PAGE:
Namibia

African lawyers protest as colleagues targeted by police, judiciary

International lawyers’ organisations have reacted with shock to news that colleagues in four African countries have been targeted by the judiciary, the police or other state officials, in a way that has stopped them carrying out their work -  all without a proper opportunity to be heard.

At least four African countries have become the focus of serious concern by the legal profession because of the way the judiciary, the police or other officials in those countries have been involved in harassment of senior practitioners, without allowing for the proper processes of the law.

Namibia's anti-graft body targets counsel from South Africa

Namibia’s Anti-Corruption Commission, already sharply censured by the high court for going beyond powers allowed it by law (see 'When the Shepherd becomes a Wolf' on this website), is now coming in for even wider criticism. This time it’s for serving a summons on counsel for the accused – in court and during a hearing related to the ‘Fishrot’ scandal that has stunned Namibia.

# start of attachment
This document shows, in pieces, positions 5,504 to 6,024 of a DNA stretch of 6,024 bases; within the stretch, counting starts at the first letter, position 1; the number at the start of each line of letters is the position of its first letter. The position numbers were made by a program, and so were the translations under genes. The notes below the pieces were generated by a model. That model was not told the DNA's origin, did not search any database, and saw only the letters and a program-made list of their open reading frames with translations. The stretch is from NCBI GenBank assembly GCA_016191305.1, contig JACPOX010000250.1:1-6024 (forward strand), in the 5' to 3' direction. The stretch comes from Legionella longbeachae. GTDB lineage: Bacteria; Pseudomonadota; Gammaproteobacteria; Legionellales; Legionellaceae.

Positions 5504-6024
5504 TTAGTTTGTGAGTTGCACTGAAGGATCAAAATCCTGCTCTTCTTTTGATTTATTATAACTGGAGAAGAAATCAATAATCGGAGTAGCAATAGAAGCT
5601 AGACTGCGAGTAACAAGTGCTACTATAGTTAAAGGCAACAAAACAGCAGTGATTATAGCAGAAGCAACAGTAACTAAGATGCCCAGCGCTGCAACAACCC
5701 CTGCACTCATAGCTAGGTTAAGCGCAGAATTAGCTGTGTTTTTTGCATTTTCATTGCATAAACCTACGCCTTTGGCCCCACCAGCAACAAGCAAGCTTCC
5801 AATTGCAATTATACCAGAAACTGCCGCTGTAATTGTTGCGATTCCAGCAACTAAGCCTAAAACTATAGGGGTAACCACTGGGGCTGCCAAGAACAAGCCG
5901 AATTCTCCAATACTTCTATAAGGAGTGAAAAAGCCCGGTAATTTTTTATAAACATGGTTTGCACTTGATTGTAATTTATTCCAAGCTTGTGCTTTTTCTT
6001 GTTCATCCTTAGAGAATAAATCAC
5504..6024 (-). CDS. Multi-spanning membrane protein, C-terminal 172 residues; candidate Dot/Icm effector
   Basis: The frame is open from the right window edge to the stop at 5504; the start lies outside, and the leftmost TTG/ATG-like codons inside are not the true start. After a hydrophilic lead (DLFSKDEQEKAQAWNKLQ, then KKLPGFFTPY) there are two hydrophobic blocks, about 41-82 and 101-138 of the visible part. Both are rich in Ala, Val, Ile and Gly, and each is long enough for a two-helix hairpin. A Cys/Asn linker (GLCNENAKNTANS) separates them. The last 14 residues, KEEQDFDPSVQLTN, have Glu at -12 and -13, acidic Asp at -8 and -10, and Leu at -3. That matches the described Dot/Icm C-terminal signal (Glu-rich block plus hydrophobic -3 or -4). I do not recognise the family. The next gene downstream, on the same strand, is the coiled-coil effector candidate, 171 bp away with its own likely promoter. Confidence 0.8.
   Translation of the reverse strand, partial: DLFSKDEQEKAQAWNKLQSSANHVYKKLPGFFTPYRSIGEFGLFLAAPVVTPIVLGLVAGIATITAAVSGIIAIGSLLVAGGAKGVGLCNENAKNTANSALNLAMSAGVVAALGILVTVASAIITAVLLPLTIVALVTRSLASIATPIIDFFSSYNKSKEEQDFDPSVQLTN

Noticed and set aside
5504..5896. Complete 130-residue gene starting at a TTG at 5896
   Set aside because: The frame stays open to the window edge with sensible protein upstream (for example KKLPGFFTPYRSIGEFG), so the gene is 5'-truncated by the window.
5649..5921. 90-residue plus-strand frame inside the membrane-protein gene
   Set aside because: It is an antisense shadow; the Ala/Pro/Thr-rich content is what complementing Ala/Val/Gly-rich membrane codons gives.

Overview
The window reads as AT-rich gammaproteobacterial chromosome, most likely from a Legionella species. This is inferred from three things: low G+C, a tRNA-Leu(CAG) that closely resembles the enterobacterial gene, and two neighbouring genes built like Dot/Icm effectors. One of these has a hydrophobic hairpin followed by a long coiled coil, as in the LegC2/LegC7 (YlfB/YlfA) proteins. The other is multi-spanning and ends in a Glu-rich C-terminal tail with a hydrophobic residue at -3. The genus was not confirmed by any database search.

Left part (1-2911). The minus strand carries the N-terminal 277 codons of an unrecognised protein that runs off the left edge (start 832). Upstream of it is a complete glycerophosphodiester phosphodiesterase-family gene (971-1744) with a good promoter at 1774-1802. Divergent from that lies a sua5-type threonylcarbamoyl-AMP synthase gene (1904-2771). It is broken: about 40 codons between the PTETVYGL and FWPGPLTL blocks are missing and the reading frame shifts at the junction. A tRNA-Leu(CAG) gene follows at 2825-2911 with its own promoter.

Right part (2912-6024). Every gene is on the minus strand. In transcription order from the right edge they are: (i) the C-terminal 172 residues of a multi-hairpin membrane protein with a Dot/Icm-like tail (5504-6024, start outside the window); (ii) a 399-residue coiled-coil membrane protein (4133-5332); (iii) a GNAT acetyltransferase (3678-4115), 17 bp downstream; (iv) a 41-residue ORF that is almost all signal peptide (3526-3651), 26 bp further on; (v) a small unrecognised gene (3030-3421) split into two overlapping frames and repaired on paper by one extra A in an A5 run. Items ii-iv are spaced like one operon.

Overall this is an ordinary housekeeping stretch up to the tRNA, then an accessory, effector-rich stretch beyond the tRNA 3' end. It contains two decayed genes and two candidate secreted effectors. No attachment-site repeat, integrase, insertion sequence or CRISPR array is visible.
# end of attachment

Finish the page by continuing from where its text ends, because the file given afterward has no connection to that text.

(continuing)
Counsel at the centre of Namibia’s growing Fishrot row, South African advocate Tembeka Ngcukaitobi, is no stranger to the elite of that country’s ruling Swapo party, and has appeared for them on several occasions. This time, however, he was not given the usual benign treatment accorded legal representatives.

When the shepherd becomes a wolf

Top-ranking Namibians implicated in international corruption related to the country’s lucrative fishing industry, have failed to have the search and seizure warrants issued against them set aside. Among the targets of the warrants applied for by the anti-corruption commission were the former minister of fisheries and marine resources and the former minister of justice. But the judge hearing the matter was highly critical of aspects of the commission’s behaviour.

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